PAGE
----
WASHINGTON (CN) – The U.S. Supreme Court today rejected a challenge to an Indiana law that requires people to show photo identification before voting. The court upheld Indiana’s law by a 6-3 vote.
Opponents of the law say it is a thinly disguised effort to deter older, minority, poor and disabled people from voting. They say those population groups tend to vote Democratic.
The state claims its 2005 law will discourage voting fraud. The bill was largely backed by Indiana Republicans.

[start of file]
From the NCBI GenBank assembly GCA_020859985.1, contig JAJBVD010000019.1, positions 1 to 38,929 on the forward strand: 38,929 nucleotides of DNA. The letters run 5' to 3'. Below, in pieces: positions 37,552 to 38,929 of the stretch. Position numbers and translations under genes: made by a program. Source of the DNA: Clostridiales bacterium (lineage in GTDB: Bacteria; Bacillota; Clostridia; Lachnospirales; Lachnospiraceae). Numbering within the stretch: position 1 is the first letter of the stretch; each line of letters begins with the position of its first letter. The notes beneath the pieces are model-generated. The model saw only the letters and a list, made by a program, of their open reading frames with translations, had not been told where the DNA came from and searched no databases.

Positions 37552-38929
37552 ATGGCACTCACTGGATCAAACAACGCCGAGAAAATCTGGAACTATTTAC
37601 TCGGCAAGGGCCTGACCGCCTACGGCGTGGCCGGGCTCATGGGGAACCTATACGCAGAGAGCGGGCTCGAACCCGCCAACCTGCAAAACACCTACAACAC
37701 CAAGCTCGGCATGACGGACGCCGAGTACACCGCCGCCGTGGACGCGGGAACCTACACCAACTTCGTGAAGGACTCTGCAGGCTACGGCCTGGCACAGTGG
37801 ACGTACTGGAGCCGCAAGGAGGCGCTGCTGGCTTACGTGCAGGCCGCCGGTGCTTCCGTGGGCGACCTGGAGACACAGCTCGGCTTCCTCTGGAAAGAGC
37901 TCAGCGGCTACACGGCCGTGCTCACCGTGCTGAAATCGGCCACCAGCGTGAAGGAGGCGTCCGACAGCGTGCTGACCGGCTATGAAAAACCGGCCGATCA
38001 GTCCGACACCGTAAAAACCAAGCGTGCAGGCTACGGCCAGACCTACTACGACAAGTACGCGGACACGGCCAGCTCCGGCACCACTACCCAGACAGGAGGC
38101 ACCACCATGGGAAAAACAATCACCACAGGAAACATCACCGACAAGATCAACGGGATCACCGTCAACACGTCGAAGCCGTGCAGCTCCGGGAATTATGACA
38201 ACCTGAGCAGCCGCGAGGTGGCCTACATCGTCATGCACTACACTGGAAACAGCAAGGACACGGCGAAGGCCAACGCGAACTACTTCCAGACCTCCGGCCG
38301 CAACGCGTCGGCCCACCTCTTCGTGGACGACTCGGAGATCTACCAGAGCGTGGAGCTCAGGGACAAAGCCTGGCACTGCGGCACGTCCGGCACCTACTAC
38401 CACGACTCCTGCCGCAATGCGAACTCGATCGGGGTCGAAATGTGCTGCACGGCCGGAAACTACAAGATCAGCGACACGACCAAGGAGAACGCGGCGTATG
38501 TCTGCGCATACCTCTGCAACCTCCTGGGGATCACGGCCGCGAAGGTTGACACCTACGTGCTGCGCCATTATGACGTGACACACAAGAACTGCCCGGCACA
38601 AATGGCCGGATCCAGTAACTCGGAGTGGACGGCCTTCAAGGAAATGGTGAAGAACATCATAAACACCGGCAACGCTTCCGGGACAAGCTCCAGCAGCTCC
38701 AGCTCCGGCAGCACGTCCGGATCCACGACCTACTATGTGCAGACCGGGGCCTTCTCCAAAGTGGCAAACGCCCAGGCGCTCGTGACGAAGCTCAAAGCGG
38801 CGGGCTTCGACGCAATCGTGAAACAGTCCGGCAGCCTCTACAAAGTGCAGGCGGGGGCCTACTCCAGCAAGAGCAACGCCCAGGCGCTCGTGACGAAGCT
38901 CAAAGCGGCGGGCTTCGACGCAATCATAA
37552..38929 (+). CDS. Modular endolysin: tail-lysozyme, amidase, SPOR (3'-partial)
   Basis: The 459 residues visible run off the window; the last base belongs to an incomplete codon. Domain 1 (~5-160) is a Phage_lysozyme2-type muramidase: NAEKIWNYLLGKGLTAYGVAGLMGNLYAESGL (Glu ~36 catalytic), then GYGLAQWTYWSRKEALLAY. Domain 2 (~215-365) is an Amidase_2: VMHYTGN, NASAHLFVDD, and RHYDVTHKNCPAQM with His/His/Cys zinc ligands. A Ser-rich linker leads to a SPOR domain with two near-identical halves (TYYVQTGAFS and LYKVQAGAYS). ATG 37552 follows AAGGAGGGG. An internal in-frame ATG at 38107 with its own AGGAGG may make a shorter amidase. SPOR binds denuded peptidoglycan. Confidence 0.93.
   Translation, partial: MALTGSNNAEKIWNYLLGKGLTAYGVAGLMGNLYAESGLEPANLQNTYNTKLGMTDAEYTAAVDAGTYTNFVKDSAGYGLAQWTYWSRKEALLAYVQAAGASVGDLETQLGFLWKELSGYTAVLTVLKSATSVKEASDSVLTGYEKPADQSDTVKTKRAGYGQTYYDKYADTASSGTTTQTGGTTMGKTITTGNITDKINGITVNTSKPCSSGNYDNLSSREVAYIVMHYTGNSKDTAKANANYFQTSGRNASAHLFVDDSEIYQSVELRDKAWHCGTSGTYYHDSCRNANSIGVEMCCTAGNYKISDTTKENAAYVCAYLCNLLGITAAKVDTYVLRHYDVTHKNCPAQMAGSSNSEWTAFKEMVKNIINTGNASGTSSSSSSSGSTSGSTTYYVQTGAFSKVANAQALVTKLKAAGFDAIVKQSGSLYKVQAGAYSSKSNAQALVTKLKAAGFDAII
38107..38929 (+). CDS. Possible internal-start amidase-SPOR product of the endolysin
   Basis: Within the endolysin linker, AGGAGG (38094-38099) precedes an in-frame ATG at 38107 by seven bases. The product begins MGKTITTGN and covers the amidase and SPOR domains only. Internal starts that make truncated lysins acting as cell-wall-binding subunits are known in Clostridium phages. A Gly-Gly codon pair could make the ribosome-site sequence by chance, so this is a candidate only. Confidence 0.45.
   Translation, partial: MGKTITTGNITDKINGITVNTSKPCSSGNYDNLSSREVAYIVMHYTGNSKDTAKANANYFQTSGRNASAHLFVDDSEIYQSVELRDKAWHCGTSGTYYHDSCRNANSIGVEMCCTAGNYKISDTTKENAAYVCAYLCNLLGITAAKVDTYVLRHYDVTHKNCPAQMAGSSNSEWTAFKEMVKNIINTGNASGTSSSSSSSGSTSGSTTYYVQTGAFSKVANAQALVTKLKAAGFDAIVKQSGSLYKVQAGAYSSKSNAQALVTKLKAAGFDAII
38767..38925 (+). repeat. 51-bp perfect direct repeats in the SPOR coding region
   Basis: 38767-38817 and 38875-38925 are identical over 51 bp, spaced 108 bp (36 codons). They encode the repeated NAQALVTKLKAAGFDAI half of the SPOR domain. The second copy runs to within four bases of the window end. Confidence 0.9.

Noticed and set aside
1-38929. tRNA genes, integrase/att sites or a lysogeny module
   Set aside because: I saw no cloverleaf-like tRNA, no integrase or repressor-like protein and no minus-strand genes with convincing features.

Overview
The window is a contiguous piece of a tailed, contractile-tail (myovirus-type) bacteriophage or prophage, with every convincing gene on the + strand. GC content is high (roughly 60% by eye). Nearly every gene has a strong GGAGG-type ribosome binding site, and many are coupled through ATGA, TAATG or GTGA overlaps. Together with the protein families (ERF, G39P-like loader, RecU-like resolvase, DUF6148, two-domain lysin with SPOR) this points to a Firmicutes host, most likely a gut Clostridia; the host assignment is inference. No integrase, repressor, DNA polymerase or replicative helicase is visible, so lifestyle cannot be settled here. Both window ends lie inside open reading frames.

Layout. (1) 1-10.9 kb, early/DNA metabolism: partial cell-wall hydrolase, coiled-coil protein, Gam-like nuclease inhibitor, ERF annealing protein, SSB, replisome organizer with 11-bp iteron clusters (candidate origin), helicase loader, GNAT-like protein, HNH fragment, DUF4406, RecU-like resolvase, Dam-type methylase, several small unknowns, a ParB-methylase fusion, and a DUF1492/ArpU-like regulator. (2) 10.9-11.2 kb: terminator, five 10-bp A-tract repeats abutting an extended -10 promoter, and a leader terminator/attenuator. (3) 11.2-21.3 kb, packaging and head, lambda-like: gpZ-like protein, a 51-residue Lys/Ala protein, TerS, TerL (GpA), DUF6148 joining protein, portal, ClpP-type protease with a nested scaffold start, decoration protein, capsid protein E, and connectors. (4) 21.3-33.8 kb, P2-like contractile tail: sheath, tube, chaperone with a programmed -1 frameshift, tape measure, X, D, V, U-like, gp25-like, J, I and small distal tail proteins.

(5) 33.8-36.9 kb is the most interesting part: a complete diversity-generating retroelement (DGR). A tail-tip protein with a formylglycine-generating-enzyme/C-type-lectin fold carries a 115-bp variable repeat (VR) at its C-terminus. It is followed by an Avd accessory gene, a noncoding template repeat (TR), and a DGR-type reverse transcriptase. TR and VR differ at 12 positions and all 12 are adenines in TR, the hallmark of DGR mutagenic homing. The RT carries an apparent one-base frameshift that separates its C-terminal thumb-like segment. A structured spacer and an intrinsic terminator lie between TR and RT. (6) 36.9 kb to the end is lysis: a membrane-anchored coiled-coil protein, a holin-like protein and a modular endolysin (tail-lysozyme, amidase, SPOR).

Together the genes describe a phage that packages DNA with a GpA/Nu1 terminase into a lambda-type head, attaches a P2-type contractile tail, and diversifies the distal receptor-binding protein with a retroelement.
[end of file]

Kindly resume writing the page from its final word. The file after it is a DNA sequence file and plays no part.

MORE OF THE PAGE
Writing for the court, Justice John Paul Stevens found that the law “is amply justified by the valid interest in protecting the integrity and reliability of the voting process.” Justices Roberts and Kennedy joined in his opinion. Justices Alito, Scalia and Thomas joined in the opinion, but wrote separately.
Justices Breyer, Ginsburg and Souter dissented.